There have been many weird and wonderful games released throughout the years over in Japan, and 99% of them never see North American shores. Fortunately for gamers on this side of the ocean, Namco’s Katamari Damacy was one of the select few that did make it over to the United States. For that, members of the gaming public should be eternally grateful, because Katamari Damacy ignited a gaming phenomenon that resulted in multiple sequels and even more knockoffs.
For those somehow unfamiliar with this series — and shame on you, if you fall into that category — the basic concept is that you play as a small prince who is pushing around a ball (called the katamari) that collects objects of equal or lesser size. Essentially the task in each level, with some variants, is to collect enough stuff in rooms, on city streets or around the world to reach a target size in a limited amount of time. Players use the twin analog sticks on the PlayStation 2 Dual Shock controller to move the katamari in different directions, while different buttons allow the Prince to jump and look around. In this game, physics can be your friend or your enemy, as the katamari will react differently and realistically depending upon its size and shape.
In the original Katamari Damacy, the Prince is tasked with recreating the stars and constellations that his father, the “King of All Cosmos,” trashed one night in a dazed stupor, while in the PS2 sequel, the King and the Prince team up to field requests from fans of their original work. You see, the first game was such a surprise success (given that it was essentially a low-budget product) that the development team decided to play off Katamari’s fandom when it came time to forge We Love Katamari. It’s a quirky bit of inside humor, and it’s that kind of thing that epitomizes what this series is all about.
Word has it that the team behind Katamari Damacy had four simple goals in mind for the project. They wanted to make a game that was unique, easy to understand, fun to play, and funny. They succeeded on all four points. The simple control scheme, as outlined above, takes no more than five minutes to pick up, and the simple act of rolling things up never gets old. The game has an offbeat sensibility to it in the combination of odd personalities (in particular, the flamboyant and aloof king) featured throughout, as well as some of the completely off the wall things and people you can roll up and the crazy sound effects some of them make when you do. The only proper way to describe it is delightfully bizarre.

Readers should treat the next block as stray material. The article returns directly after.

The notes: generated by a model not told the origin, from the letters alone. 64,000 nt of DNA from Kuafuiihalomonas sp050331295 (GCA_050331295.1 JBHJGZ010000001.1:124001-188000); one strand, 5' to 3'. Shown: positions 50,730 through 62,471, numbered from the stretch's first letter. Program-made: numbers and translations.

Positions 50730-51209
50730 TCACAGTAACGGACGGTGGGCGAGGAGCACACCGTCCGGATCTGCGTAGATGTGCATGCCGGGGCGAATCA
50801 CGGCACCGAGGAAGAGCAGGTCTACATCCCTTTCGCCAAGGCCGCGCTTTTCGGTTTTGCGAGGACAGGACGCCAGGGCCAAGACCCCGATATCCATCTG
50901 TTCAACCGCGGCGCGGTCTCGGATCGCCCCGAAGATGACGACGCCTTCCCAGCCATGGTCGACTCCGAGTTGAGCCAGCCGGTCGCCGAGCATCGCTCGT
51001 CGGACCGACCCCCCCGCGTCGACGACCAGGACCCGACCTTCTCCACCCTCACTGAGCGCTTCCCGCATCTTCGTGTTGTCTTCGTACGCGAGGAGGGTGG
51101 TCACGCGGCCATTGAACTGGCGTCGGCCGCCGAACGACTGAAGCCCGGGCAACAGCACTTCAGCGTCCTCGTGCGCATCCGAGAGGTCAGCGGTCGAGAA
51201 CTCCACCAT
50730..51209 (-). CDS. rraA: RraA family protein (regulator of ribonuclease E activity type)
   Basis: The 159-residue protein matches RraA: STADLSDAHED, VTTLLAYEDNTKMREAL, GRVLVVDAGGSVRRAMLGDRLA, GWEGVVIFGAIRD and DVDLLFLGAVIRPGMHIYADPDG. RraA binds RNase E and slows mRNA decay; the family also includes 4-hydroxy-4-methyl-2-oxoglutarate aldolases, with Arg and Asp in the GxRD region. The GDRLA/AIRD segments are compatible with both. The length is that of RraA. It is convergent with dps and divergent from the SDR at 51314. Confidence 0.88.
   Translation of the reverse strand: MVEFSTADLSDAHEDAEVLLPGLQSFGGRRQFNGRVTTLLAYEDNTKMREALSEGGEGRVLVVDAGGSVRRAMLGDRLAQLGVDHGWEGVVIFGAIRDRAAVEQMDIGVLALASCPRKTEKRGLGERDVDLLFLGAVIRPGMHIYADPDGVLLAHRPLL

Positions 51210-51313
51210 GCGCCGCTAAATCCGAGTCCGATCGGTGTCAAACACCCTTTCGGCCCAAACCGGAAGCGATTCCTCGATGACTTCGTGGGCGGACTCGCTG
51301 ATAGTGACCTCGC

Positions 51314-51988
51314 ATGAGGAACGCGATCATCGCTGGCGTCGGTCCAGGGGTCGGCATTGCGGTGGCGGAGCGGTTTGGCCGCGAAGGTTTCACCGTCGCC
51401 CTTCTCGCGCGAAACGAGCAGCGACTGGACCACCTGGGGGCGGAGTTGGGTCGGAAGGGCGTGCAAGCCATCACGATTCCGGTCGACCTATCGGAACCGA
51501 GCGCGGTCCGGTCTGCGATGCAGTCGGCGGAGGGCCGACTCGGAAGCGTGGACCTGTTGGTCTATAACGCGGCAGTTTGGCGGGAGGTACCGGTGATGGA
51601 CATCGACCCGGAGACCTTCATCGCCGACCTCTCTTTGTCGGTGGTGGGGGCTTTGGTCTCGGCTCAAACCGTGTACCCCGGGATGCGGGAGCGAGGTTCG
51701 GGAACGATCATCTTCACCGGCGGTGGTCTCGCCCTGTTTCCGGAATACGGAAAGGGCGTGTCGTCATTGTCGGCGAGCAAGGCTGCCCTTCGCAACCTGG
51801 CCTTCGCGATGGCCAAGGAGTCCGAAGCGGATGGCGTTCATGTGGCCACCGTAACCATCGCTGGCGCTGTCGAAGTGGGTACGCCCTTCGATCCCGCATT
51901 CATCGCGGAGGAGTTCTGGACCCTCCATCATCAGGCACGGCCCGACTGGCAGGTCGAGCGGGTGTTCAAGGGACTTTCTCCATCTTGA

Of course, there is a little more to it than just rolling a ball around collecting things. Some levels require other tasks, like collecting certain objects, and some end once a certain creature or object is successfully rolled up. Also, each level in Katamari Damacy contains a hidden present for the Prince, while in the sequels, a missing cousin can also be tracked down, picked up and used in multiplayer. In spite of that, however, the game never loses the simple charm that makes it so darn addictive.
Music is another essential element to the success of the Katamari games. The original game’s musical score won numerous Soundtrack of the Year honors in the gaming media, and given its unique blend of styles (J-pop, jazz, mambo, and even an old-school crooner that sounds like Tom Jones), it isn’t difficult to see why. We Love Katamari continued the trend, with several new songs joining some remixed old favorites. They are definitely catchy, and there’s a great variety in the song selection, making this the rare collection of video game tunes that fans (including this reviewer) will actually want to listen to on their iPods or CD players well after they’re done playing.
Katamari Damacy was the game that laid the groundwork, standing out at the time as one of the most innovative and novel games ever made. We Love Katamari represented the series at its peak, refining the core gameplay while adding new types of challenges, new play modes (including co-op), a back-story for the King and the Prince, a bonus level and more. Two additional sequels, Me and My Katamari for the PSP and Beautiful Katamari for the Xbox 360, and while they are both solid games, they failed to live up to the high standard of simple fun and originality set by the PS2 games. All four current Katamari titles are worth playing, but gamers especially owe it to themselves to try out the one that started it all, Katamari Damacy, and the one that perfected the formula, We Love Katamari.